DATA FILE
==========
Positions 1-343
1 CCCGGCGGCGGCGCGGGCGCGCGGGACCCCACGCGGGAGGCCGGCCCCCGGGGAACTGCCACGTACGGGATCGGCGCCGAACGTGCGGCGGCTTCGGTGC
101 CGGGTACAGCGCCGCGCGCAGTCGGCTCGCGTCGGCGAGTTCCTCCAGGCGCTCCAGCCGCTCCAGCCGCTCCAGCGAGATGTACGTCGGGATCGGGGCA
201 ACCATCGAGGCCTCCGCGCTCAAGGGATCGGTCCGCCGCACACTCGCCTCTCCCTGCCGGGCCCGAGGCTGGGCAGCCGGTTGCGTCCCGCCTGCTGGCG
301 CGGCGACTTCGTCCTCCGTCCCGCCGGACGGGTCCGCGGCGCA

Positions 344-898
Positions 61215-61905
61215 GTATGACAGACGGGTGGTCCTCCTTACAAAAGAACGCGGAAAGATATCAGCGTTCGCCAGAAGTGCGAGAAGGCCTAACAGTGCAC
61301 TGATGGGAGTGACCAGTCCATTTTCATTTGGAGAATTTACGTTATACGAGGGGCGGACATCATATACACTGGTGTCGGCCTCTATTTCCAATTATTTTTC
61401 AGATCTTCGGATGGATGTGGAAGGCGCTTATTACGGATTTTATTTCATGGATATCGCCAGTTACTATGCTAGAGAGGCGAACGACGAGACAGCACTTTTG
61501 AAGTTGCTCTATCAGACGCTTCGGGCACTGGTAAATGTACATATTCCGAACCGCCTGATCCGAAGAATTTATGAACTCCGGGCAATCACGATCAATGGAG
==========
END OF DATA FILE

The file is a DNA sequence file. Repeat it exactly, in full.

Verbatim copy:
Positions 1-343
1 CCCGGCGGCGGCGCGGGCGCGCGGGACCCCACGCGGGAGGCCGGCCCCCGGGGAACTGCCACGTACGGGATCGGCGCCGAACGTGCGGCGGCTTCGGTGC
101 CGGGTACAGCGCCGCGCGCAGTCGGCTCGCGTCGGCGAGTTCCTCCAGGCGCTCCAGCCGCTCCAGCCGCTCCAGCGAGATGTACGTCGGGATCGGGGCA
201 ACCATCGAGGCCTCCGCGCTCAAGGGATCGGTCCGCCGCACACTCGCCTCTCCCTGCCGGGCCCGAGGCTGGGCAGCCGGTTGCGTCCCGCCTGCTGGCG
301 CGGCGACTTCGTCCTCCGTCCCGCCGGACGGGTCCGCGGCGCA

Positions 344-898
Positions 61215-61905
61215 GTATGACAGACGGGTGGTCCTCCTTACAAAAGAACGCGGAAAGATATCAGCGTTCGCCAGAAGTGCGAGAAGGCCTAACAGTGCAC
61301 TGATGGGAGTGACCAGTCCATTTTCATTTGGAGAATTTACGTTATACGAGGGGCGGACATCATATACACTGGTGTCGGCCTCTATTTCCAATTATTTTTC
61401 AGATCTTCGGATGGATGTGGAAGGCGCTTATTACGGATTTTATTTCATGGATATCGCCAGTTACTATGCTAGAGAGGCGAACGACGAGACAGCACTTTTG
61501 AAGTTGCTCTATCAGACGCTTCGGGCACTGGTAAATGTACATATTCCGAACCGCCTGATCCGAAGAATTTATGAACTCCGGGCAATCACGATCAATGGAG